Two weeks ago (Discarded Vines? A sermon on John 15:1-8), we contemplated the vine and the branches. We were reminded that no matter how things may look, we have Jesus. While the vine is pruned, and in a church (or anywhere) this is a might painful process, we have the assurance that we are not pruned away. We have that promise that Jesus abides in us. We are then invited to abide in him. The good news was that his abiding or living in us is not conditional. It just is!

Then in last week’s text (The Greatest Fruit – John 15:9-17), Jesus took us a bit deeper. We were reminded that the fruit of the vine metaphor is love. I shared some delicious fruit with everyone and we talked about those things that distract us the way the abundance of sugar masks the natural sweetness of fresh fruit. The good news, again, is that Jesus loves each of us and he loves us collectively, as a church. His commandment is that we love one another…in the same way.

Sometimes this is hard to do…all those distractions that get in the way of our loving others. Today we are introduced to a mighty big distraction…hate. To get to this we need to weave our way through all that circular language…

About Jesus recognizing the disciples as belonging to God the Father, and yet given to him…

About being in the world but not of the world…

About truth and unity and a plea that the disciples are protected.

About his joy being made complete…as in love being present.

But the world will hate them.

Why? If what they are about is love…love of God and loving one another, why would the world hate them?

What do you think? (discussion ensued of those who advocate for others, like Colin Kaepernick who protests against racial injustice…by the way he was confirmed in a Lutheran church. We also talked about Martin Luther King Jr who’s unfavorable rating at the time of his death was more than 75% and is now over 90% approval.)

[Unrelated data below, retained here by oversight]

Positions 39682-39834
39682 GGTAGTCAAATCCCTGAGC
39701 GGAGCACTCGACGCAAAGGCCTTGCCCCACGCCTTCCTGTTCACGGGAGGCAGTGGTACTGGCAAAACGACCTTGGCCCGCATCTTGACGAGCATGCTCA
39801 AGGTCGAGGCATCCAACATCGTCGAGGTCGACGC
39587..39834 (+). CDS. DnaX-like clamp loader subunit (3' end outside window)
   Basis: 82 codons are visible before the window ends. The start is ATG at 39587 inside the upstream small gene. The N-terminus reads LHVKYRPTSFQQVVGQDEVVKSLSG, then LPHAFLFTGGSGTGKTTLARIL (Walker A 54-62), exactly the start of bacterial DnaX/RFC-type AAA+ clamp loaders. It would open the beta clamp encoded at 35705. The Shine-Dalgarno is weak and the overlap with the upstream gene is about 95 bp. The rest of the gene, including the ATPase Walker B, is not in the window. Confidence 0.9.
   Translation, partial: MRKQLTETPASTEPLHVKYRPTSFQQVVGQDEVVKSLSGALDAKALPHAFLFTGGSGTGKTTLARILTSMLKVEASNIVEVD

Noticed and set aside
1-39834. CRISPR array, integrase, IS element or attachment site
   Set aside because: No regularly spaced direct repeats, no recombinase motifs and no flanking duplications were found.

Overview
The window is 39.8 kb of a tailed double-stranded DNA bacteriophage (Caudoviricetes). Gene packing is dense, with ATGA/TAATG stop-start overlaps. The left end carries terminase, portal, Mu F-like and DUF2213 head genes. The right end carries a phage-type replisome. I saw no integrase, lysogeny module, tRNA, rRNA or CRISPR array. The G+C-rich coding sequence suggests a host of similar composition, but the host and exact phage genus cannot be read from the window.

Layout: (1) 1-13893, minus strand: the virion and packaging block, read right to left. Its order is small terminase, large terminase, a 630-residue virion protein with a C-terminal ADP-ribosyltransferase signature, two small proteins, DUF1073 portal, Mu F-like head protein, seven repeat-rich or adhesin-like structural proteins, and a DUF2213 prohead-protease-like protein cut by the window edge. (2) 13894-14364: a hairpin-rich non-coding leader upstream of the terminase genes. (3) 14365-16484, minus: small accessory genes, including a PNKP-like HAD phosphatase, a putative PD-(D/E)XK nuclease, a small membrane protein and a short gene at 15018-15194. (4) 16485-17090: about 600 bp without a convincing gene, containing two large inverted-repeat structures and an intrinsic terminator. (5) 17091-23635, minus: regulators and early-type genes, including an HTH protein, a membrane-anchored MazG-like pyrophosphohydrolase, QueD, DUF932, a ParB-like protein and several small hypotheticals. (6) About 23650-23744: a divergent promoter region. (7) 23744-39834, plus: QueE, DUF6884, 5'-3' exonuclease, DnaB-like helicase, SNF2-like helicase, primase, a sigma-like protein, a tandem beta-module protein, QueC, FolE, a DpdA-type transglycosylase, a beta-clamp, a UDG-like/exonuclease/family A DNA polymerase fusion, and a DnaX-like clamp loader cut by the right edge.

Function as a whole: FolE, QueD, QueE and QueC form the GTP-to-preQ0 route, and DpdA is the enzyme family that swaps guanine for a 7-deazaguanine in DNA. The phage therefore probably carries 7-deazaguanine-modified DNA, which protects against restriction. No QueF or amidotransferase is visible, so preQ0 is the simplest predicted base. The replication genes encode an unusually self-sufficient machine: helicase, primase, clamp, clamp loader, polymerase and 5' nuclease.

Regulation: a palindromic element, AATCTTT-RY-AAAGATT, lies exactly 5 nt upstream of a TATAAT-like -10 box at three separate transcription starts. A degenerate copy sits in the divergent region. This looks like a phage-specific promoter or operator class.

Here’s what I think. The world, as it is referred to here, doesn’t much like love. In the world, it is far better that people are divided and distracted. In the world, there is always a winner and a loser. In the world, there is the in group and the out group. In the world, things like racism, sexism, nationalism and other ismsare the currency of the day.

But to love one another means:

Thatwe love beyond the label, whatever it may be.

Thatwe see our neighbor, not as an opponent but as a precious child of God.

Thatwe defend our neighbor.

Thatwe leave our own comfort zones so that we can learn about and build community with our neighbor.

None of this should be controversial. But it is. And so, we might stay silent and inactive because we don’t want to be on the receiving end of criticism… of hate.

But Jesus is praying for us for expressly this reason.

This week I asked on my Facebook feed if anyone has received pushback for doing what was the right thing to do. Here are a couple examples of what I received:

  • We put a sign in front of our church offering a “Blessed Ramadan” for our Muslim neighbors. We were surprised at the negative response.
  • I am an immigrant from Mexico (and an American citizen). I tell the stories of, and advocate for my fellow immigrants. For this I am sometimes told to “go back where I came from.”
  • I once join with other kids in school and became a bully…attacking a fellow student who was Jewish. “Afterwards I felt really bad and went over to his house to tell him I was sorry.” Our relationship was never the same, but we are, thankfully, friends on Facebook today.